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Senior Environment Reporter
Emily Guerin is the Senior Environment Reporter at KPCC. She has been reporting on energy and environmental issues in the American West since 2012.
Guerin came to KPCC from North Dakota, where she covered the state’s historic oil and gas boom for Inside Energy, a multimedia journalism collaboration covering energy issues in Wyoming, Colorado and North Dakota. She won multiple awards for her reporting, including two regional Edward R. Murrow awards for stories on oilfield spills.
Previously, she lived in a town of 1,200 on Colorado’s rural Western Slope while reporting on natural resource and environmental issues for the Western magazine High Country News. She has also lead wilderness trips for the National Outdoor Leadership School (NOLS).
Guerin got her start in journalism reporting on the hidden back stories of abandoned buildings in Portland, Maine, while writing a column called “That’s My Dump!”
She graduated from Bowdoin College with a degree in Environmental Studies and History. Emily enjoys exploring out-of-the-way and otherwise overlooked places, a good cup of tea and riding her bike. She has lived in all four U.S. time zones.
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Stories by Emily Guerin
A year after LADWP dumped shade balls into the L.A. Reservoir and broke the internet, the little round balls are disappearing from the water.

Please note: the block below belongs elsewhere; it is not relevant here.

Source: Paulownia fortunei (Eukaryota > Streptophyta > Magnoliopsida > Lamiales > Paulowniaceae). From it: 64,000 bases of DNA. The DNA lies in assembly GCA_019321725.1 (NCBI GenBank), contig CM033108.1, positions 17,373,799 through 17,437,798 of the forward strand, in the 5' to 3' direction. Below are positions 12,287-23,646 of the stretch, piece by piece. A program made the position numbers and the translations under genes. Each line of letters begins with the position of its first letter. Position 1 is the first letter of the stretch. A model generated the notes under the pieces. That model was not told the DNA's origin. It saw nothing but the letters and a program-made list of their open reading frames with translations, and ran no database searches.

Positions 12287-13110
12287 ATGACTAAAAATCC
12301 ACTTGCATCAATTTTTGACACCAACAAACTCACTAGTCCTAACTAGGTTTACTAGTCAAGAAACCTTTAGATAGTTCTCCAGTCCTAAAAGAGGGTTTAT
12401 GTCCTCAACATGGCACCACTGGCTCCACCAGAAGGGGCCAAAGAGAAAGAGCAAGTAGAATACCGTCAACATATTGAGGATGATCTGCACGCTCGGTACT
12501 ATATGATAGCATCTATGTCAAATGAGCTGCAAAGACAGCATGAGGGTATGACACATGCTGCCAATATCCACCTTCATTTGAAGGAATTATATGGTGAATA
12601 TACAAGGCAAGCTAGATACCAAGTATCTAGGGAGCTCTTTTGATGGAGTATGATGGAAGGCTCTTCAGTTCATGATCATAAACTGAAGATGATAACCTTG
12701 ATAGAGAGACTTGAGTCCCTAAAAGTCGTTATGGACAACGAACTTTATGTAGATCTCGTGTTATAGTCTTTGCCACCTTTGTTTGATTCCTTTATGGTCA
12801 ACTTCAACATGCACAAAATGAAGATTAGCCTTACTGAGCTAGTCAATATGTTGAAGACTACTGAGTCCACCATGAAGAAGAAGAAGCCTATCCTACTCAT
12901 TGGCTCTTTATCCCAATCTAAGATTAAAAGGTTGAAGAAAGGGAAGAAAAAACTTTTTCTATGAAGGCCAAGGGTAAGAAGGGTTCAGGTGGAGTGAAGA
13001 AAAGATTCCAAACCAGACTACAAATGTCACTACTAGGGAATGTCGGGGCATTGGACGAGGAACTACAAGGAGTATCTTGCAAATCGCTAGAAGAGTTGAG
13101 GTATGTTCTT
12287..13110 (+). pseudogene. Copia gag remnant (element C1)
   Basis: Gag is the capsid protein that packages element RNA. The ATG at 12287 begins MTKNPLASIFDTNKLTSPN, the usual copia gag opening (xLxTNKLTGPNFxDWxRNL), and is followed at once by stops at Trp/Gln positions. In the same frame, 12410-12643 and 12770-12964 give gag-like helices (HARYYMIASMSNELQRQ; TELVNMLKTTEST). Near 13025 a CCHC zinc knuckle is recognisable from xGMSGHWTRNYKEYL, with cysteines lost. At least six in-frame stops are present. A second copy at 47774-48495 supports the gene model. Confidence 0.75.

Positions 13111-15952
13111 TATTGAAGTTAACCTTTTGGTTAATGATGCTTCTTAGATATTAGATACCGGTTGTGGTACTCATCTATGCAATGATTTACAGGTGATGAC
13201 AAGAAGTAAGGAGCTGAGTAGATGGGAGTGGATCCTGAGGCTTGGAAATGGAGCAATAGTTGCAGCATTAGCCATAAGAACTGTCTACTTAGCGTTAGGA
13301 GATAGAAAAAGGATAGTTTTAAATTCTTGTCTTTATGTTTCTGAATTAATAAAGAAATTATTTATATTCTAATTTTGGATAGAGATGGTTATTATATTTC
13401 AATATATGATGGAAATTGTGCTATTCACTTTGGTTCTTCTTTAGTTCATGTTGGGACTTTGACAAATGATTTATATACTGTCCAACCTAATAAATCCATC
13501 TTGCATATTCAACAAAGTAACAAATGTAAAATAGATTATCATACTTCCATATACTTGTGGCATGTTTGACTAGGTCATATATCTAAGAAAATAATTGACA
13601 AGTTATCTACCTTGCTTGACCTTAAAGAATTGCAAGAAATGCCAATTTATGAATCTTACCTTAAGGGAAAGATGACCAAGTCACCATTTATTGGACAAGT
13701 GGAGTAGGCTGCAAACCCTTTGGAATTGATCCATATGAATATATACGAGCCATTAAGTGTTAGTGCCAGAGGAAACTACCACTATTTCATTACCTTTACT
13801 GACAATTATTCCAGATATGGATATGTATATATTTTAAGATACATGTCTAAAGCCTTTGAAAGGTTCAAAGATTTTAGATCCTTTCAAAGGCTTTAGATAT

The most expensive wildfires aren't necessarily the largest ones. It all depends on how many homes dot the fire-prone wilderness.
In Southern California, nine in 10 water agencies have scrapped mandatory cuts but many still tout voluntary conservation. Some see mixed message in fifth year of drought.
A new EPA water standard means five SoCal water agencies have high levels of a hazardous chemical in their groundwater. Here's what they're doing about it.
More people were bitten by coyotes in 2015 than in any of the previous three years — and this year is likely to surpass that. What's going on?
How well are Southern Californians saving water without being told to? The answer in most places is: not great.
This small desert city was supposed to rival Los Angeles. Today, it has less than 15,000 people. That history is part of why it's difficult for the city to save water today.
High levels of fecal bacteria in the L.A. River can make you sick. Experts worry the push to clean up the water is getting lost in the excitement over revitalizing the river.
The fire has burned about 52 square miles in just three days, but most evacuations were set to end Monday evening. The fire has destroyed at least 18 homes.
Los Angeles has come a long way since the late 90s, when the city averaged two sewage spills a day. That number has fallen by 85 percent.
Though most of the arts installations are near bodies of water like the ocean or L.A. River, some are far away from either. A couple of artists explain why.
Biologists have always wanted to know more about the city's urban coyotes. Last year, the National Park Service began the first-ever study. Here's what they've learned so far.
The iconic, once ubiquitous butterfly spends its winters along the California coast, and its habitat is threatened by development, drought and disease.
As of July 1, LADWP is no longer buying coal-fired electricity from the Navajo Generating Station in Arizona.
In the last month of mandatory water restrictions, Californians saved 28% compared to May 2013. Going forward, agencies will set their own water cutback targets if necessary.